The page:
Chief Administrative Judge of the New York Courts Issues AO 262/21 in Response to Recently Enacted Extension of the COVID-19 Emergency Eviction and Foreclosure Prevention Act
September 9, 2021
On September 9, 2021, New York Chief Administrative Judge of the Courts, Honorable Lawrence K. Marks, issued a new administrative order, AO 262/21, in response to the recently enacted extension of the COVID-19 Emergency Eviction and Foreclosure Prevention Act (“CEEFPA”).
The new Administrative Order does not add much to the recent extension of the CEEFPA, which was signed into law on September 2, 2021. As we reported in a client alert on September 7, 2021, pursuant to CEEFPA, a mortgagor’s filing (or service) of a hardship declaration creates a rebuttable presumption that a financial hardship related to COVID-19 exists, and results in a stay of foreclosure proceedings through January 15, 2022. A foreclosing party may challenge the validity of the claimed hardship, and obtain a hearing with the court to determine the validity of the claimed hardship.
AO 262/21 clears up any ambiguity that may have existed regarding whether a hardship declaration filed before September 2, 2021, pursuant to the initial version of the law, would receive the benefit of the extended hardship stay through January 15, 2022, or whether each mortgagor claiming a hardship would need to file a new hardship declaration after September 2, 2021 in order to obtain the extended stay. AO 262/21 makes clear that a previously filed hardship declaration results in a stay of foreclosure proceedings through January 15, 2022, unless it is successfully challenged and found to be invalid after a hearing.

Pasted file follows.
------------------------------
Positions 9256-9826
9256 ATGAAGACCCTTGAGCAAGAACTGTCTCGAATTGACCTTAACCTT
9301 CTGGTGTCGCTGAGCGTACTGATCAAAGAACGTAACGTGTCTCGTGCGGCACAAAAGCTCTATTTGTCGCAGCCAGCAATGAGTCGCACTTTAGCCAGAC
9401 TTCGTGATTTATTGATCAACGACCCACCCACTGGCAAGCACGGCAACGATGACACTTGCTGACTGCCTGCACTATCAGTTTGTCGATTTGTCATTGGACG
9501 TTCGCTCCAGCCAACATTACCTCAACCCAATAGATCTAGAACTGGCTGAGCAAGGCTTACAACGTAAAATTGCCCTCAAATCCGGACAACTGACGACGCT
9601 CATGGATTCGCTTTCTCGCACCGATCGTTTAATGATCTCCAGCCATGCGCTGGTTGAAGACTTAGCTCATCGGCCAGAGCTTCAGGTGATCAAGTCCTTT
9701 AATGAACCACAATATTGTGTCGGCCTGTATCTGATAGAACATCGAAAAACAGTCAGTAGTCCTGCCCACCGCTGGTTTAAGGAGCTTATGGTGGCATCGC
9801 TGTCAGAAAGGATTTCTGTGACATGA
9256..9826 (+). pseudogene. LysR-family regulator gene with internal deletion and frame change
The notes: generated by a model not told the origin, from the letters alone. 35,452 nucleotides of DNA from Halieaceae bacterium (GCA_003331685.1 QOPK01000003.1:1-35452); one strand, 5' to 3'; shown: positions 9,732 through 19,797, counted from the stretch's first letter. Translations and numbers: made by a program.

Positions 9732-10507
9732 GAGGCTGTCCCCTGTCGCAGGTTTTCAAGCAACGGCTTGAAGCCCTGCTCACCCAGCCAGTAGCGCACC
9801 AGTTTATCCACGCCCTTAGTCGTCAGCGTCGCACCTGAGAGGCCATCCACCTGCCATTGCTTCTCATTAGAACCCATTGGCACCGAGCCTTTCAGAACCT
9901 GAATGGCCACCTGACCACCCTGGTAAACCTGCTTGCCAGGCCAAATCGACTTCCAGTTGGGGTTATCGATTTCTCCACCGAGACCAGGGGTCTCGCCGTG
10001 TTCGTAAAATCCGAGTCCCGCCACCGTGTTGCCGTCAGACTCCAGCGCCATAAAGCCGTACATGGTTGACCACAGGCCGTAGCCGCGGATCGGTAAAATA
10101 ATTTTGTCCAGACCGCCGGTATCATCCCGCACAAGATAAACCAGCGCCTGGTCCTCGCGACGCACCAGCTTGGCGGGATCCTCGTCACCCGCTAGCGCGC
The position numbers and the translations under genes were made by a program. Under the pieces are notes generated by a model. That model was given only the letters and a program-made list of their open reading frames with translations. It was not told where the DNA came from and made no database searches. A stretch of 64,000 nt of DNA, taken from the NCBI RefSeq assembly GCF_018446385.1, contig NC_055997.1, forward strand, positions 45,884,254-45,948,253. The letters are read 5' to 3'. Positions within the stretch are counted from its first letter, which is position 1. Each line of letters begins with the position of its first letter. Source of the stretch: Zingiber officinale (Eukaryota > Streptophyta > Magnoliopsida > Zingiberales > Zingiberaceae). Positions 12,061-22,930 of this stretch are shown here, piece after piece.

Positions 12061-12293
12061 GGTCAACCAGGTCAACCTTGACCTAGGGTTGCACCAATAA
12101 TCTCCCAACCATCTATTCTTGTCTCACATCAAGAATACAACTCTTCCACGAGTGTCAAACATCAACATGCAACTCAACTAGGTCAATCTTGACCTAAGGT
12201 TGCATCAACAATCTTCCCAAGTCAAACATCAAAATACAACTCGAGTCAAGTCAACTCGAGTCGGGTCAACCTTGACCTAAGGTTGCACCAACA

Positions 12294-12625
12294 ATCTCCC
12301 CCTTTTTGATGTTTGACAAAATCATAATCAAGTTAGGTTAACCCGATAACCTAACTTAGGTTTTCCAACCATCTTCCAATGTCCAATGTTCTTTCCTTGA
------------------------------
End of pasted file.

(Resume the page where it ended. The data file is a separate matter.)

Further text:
The other notable aspect of AO 262/21 is that it explicitly “supersedes Administrative Orders 157/20, 232/20, 341/20, and 159/21.” AO 157/20, issued on July 23, 2020, before the CEEFPA was enacted, created a requirement that the Supreme Court conduct a conference in any pending foreclosure actions before proceeding with the next stage in the litigation. The purpose of the conference was to allow the courts to inquire into the effects, if any, the COVID-19 pandemic may have had upon the parties, and review any special relief the parties may have been entitled to in light of the pandemic. With AO 157/20 superseded by AO 262/21, foreclosure actions should be able to proceed in the ordinary course, without a conference pursuant to AO 157/20, in any case in which a hardship declaration has not been filed. Whether the courts interpret AO 262/21 that way remains to be seen. AO 157/20 was arguably revoked by AO 159/21, issued on May 24, 2021, which explicitly superseded the provisions of any other Administrative Order inconsistent with it. Nevertheless, the Supreme Courts continued to require conferences pursuant to AO 157/20, before proceeding further in foreclosure actions. AO 262/21 goes further in specifically stating that it supersedes AO 157/20. We will monitor the Supreme Court’s reaction to AO 262/21, and report on any significant developments.
This Legal Update is intended to keep readers current on developments in the law, and is not intended to be legal advice. If you have any questions, please contact any member of the Financial Service Litigation Group.